It's a brave new world, and all of it is completely believable. The young people take for granted that everything of value is in Google, and they type literally at the speed of thought. The old people are trying to keep up with exponentially increasing technology, where the engineer who built the network can no longer understand what is happening on it. School really is about learning to learn when the only way to keep students off Google is to strip them naked or encase them in lead before a test, and who knows if that is foolproof (and if there is a way around it, it will be available to the world in seconds).
The jargon should be comprehensible to a general audience, but the references give extra returns to people in the know. From another author, a reference to "the WikiBells" might seem like using buzzwords, but I really believe that Vernor Vinge knows about emerging ideas in utility markets. Quantum soccer must look as confusing to a lay reader as to Robert.
Will Google still be relevant in 2025? It did not exist ten years ago. While some companies will make the transition into and through new technology, it is easy to forget how very new so many things are. Maybe "Google" is meant to have survived as a term, "search online," which is what it already means despite anything trademark lawyers might say.
All this time talking about technology, when I said the book is really about people. Robert Gu's story is one that unfolds gradually, a dynamic character more believable than the dynamic technology. Each member of our supporting cast focuses on a specific role, each given an appropriate amount of depth and breadth. Mr. Vinge gets full marks for giving neither too much or too little detail about each character, striking the balance at which so many authors fail. We do not have a great many well-developed characters, but each is satisfying and fully adequate to its purpose.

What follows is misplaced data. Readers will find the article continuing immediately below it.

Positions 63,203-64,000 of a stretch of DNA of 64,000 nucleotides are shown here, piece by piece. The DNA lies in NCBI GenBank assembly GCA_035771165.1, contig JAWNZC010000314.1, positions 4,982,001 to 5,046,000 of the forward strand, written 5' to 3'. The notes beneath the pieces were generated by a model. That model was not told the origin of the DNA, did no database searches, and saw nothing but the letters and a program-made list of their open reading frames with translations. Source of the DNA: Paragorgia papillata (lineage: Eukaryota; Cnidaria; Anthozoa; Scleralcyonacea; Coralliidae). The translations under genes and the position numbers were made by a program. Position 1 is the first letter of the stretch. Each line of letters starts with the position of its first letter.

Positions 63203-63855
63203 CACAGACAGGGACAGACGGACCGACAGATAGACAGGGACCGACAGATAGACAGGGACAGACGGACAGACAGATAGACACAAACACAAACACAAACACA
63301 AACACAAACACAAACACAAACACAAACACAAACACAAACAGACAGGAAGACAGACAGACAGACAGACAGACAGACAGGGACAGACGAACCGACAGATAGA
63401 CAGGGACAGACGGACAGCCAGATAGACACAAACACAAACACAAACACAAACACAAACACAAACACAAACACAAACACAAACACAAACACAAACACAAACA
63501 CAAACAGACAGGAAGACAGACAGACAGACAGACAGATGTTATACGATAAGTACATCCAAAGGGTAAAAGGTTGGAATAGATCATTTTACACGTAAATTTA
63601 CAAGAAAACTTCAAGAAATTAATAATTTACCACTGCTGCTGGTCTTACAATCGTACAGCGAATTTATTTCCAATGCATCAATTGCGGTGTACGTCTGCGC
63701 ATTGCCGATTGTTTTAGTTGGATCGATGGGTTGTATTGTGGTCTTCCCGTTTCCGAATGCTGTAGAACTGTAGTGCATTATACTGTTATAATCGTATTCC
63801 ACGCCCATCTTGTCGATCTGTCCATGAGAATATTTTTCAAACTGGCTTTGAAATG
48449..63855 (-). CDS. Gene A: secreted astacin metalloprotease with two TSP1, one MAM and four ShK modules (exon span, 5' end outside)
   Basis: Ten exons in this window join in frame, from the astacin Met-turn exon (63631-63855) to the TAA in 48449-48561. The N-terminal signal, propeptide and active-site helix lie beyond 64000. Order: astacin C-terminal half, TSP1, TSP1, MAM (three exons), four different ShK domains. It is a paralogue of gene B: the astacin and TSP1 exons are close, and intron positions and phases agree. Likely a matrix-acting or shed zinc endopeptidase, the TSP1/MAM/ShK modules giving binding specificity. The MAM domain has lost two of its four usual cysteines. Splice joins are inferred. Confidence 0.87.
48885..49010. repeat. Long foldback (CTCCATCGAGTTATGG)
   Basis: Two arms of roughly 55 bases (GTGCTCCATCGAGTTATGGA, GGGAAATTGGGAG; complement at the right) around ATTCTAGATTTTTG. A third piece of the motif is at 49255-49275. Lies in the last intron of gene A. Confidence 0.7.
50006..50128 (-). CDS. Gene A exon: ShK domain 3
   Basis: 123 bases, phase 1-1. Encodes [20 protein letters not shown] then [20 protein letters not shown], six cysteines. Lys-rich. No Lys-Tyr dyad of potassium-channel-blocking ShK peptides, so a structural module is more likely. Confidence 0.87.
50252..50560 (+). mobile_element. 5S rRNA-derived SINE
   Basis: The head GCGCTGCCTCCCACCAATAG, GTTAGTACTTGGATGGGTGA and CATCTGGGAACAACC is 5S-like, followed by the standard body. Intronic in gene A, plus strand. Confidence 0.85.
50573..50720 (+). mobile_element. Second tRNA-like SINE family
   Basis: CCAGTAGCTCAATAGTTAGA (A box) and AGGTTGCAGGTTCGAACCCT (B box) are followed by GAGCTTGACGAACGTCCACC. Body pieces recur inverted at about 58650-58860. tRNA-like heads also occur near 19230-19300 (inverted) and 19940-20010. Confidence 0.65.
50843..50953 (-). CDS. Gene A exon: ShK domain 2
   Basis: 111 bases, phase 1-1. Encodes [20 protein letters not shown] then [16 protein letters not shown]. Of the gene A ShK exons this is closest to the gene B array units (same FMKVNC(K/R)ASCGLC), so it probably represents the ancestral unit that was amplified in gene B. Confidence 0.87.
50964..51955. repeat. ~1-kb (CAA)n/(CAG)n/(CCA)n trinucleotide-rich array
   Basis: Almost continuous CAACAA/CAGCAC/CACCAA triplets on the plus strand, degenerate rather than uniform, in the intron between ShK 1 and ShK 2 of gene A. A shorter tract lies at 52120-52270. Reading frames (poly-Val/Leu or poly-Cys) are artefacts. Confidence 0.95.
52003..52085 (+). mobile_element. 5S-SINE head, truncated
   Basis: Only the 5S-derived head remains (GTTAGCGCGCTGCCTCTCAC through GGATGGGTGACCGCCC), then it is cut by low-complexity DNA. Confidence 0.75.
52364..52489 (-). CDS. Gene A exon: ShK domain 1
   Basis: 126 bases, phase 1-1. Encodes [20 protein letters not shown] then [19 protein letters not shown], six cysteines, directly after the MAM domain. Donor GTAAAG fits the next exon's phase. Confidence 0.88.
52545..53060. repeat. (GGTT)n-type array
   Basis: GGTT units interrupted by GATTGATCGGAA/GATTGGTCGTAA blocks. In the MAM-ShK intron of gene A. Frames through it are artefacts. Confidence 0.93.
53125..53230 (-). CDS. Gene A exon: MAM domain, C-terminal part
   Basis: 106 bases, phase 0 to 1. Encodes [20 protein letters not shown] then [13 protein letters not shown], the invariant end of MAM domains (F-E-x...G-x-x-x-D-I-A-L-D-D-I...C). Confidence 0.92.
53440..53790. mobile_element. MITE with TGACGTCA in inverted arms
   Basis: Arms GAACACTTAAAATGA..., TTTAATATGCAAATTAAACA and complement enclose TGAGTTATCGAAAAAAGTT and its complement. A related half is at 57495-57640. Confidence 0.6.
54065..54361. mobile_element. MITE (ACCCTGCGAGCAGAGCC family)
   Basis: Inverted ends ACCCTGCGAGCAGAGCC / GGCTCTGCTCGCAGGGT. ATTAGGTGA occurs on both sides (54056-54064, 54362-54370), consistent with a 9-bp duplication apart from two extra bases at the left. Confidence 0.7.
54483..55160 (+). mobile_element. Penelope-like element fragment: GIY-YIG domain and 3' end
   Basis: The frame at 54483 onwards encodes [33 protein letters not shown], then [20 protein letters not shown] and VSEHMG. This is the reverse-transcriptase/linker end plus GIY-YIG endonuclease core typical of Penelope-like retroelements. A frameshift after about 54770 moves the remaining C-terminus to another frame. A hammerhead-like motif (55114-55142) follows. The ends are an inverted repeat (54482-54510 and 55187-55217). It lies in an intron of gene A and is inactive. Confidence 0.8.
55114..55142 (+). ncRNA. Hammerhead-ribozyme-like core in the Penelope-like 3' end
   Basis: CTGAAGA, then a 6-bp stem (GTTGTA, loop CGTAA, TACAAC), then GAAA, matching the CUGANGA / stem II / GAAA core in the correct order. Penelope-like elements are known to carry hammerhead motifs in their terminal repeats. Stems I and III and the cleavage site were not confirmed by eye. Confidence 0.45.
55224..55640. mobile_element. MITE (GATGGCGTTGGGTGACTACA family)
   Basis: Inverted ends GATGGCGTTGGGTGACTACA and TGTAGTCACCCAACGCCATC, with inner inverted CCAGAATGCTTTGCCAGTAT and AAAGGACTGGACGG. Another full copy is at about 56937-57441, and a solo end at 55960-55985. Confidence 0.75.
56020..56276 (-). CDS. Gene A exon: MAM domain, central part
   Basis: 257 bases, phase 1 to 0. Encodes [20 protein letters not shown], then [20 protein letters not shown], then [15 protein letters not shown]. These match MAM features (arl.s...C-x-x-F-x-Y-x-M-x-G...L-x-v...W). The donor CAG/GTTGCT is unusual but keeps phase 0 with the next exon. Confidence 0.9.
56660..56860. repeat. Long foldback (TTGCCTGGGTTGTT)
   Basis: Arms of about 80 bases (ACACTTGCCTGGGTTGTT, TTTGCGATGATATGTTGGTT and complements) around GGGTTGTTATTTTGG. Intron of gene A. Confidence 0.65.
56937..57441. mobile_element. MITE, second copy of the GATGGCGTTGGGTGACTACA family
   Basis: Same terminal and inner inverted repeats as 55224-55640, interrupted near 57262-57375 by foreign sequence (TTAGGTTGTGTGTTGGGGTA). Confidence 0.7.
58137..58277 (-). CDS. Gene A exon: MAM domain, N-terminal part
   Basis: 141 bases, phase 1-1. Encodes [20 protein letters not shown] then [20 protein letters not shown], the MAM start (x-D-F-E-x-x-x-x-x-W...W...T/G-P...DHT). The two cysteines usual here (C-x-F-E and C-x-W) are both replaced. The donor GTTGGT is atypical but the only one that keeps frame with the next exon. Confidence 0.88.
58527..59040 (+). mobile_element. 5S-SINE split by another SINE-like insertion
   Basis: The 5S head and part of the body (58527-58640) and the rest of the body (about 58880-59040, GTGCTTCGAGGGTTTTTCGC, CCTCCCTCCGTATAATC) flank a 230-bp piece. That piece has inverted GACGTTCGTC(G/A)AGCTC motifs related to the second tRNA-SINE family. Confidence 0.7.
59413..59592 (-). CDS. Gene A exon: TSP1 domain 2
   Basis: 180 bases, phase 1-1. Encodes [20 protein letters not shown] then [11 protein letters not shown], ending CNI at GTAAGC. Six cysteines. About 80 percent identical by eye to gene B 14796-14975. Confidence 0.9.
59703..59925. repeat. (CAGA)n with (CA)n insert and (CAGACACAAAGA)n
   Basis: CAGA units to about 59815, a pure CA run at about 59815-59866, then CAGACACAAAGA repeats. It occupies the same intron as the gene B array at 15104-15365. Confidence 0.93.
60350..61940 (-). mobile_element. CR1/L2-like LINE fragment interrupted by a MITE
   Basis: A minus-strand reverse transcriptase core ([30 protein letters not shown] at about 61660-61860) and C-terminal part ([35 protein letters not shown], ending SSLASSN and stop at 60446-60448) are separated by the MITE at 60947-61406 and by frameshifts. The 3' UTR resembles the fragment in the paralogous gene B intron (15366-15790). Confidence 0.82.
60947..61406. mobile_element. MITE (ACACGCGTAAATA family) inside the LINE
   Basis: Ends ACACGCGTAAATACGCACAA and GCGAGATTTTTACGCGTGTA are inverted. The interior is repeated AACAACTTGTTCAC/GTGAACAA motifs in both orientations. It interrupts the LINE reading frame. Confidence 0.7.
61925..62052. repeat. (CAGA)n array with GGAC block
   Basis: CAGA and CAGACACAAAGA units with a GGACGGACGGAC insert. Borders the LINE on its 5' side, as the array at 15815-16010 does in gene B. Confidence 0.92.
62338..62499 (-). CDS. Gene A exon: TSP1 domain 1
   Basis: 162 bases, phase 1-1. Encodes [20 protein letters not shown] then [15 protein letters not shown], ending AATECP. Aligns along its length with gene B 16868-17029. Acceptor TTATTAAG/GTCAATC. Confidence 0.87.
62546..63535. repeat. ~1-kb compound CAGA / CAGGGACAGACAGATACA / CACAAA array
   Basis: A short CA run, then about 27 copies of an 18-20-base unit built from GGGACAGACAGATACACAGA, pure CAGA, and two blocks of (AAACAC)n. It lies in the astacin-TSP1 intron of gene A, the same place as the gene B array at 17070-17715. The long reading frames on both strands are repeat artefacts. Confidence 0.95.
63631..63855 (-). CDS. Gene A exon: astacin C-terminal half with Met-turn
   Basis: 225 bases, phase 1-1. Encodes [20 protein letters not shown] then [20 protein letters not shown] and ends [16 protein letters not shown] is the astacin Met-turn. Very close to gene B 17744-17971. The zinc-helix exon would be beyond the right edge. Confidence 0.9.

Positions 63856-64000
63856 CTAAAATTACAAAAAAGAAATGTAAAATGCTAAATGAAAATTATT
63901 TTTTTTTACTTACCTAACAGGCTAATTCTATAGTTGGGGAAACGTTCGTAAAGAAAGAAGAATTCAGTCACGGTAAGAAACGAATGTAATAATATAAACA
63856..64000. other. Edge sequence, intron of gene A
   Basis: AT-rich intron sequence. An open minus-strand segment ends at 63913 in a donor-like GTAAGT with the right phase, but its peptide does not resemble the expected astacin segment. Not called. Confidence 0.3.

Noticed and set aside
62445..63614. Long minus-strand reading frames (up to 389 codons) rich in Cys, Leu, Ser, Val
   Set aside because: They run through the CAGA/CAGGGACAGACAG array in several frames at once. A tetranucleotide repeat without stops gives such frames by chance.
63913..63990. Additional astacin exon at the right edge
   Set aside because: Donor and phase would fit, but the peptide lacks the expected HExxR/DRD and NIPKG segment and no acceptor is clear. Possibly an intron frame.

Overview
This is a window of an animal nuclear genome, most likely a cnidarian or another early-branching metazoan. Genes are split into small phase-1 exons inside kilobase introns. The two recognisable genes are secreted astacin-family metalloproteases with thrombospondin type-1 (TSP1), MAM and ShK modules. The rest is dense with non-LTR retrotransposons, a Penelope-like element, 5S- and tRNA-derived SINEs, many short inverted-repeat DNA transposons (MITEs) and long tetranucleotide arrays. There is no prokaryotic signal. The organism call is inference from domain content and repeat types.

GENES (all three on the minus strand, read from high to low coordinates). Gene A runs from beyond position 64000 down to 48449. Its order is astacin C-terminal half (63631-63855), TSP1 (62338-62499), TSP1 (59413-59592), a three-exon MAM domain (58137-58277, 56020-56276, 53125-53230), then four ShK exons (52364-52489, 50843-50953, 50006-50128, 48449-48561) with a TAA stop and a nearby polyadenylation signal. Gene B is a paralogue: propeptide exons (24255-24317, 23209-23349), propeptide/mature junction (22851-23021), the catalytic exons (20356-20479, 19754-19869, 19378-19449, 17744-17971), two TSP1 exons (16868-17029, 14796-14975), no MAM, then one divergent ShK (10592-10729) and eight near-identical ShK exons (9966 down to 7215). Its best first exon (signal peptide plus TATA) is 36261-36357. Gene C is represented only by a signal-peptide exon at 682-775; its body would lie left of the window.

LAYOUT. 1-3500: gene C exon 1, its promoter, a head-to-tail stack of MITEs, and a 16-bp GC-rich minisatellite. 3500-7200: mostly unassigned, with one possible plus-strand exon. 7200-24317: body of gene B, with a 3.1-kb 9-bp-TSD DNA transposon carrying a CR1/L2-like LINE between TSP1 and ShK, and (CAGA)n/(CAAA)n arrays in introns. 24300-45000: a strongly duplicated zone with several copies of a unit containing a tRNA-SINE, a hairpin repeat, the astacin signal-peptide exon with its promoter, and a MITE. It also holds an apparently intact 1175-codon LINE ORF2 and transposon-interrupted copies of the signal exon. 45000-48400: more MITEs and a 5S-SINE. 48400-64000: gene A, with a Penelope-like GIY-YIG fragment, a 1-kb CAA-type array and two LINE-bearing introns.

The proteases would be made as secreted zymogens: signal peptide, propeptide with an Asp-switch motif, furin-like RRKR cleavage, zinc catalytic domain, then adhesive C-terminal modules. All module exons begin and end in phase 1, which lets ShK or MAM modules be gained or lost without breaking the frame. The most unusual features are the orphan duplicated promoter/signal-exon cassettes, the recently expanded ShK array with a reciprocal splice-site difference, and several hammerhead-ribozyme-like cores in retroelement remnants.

The elements are slow to come together at the start. It is not clear that Robert is the main character until well into the book. Instead, we have several chapters that establish the world and much of the supporting cast. This is not a bad thing, but it may be difficult for a reader who is trying to get a handle on what is going on. "Why are we going in this direction now?" Don't worry, we will get back to that opening. Also, if you are having trouble continuing because Robert is not a likable character, keep going.
The bulk of the story in the center is excellent. Once you are into the swing of it, it does everything it needs to with people, the setting, technology, anything you could want from the book.
The climax is not entirely successful. The threads running in parallel do come together and unify the story, but there remain several separate narratives going on. Rabbit's part of the story is under-explained, although there is enough to get by; I would read a companion book that redid the entire story from Rabbit's perspective. The characters are not sure who is distracting who from what, and even knowing all the separate pieces, the reader should not be too sure which is the more broadly significant event going on there. This is the point at which there is both too much and too little: too many things going on at once to do each perfectly. The early parts of the book set a high standard.
The denouement is also somewhat weak. We have three chapters and an epilogue of almost pure Robert. He is the main character, but that is a narrow focus for a book that covers so much. Maybe Robert was right back in the day: it really is all about him, and no one else matters except in how they affect him. It feels confined, incomplete. Luckily, I am told that there is a follow-up in the works.
Can I cite a cliche? Authors very frequently write about authors. Our protagonist is a poet, but better than that he is a poet with a permanent case of writer's block. Better than that, given the author here, he has also developed a capacity and curiosity for math and technology. Write what you know!
Those plot structure critiques aside, it is a great book. It is imaginative yet fully comprehensible. Even if you do not care about the story, Rainbows End is worth re-reading in ten or twenty years just to see how well it did with technology picks. This may be the one we look back on as a model for how the world is arranged.
Or maybe we will all hit the Singularity first.
free online edition
The title still perplexes me. Why that title, out of all the things in the book.
Having read other reviews, I am aware that my opinion of the book is not uncontroversial. Some people really hated it, some because of the characters and other because the technology was too advanced or not advanced enough. Does that last pair of complaints cancel out? I suspect there is a sweet spot of age and technological sophistication that forms the ideal audience for this book. Oddly, I don't think Vernor Vinge is within a decade of that age group.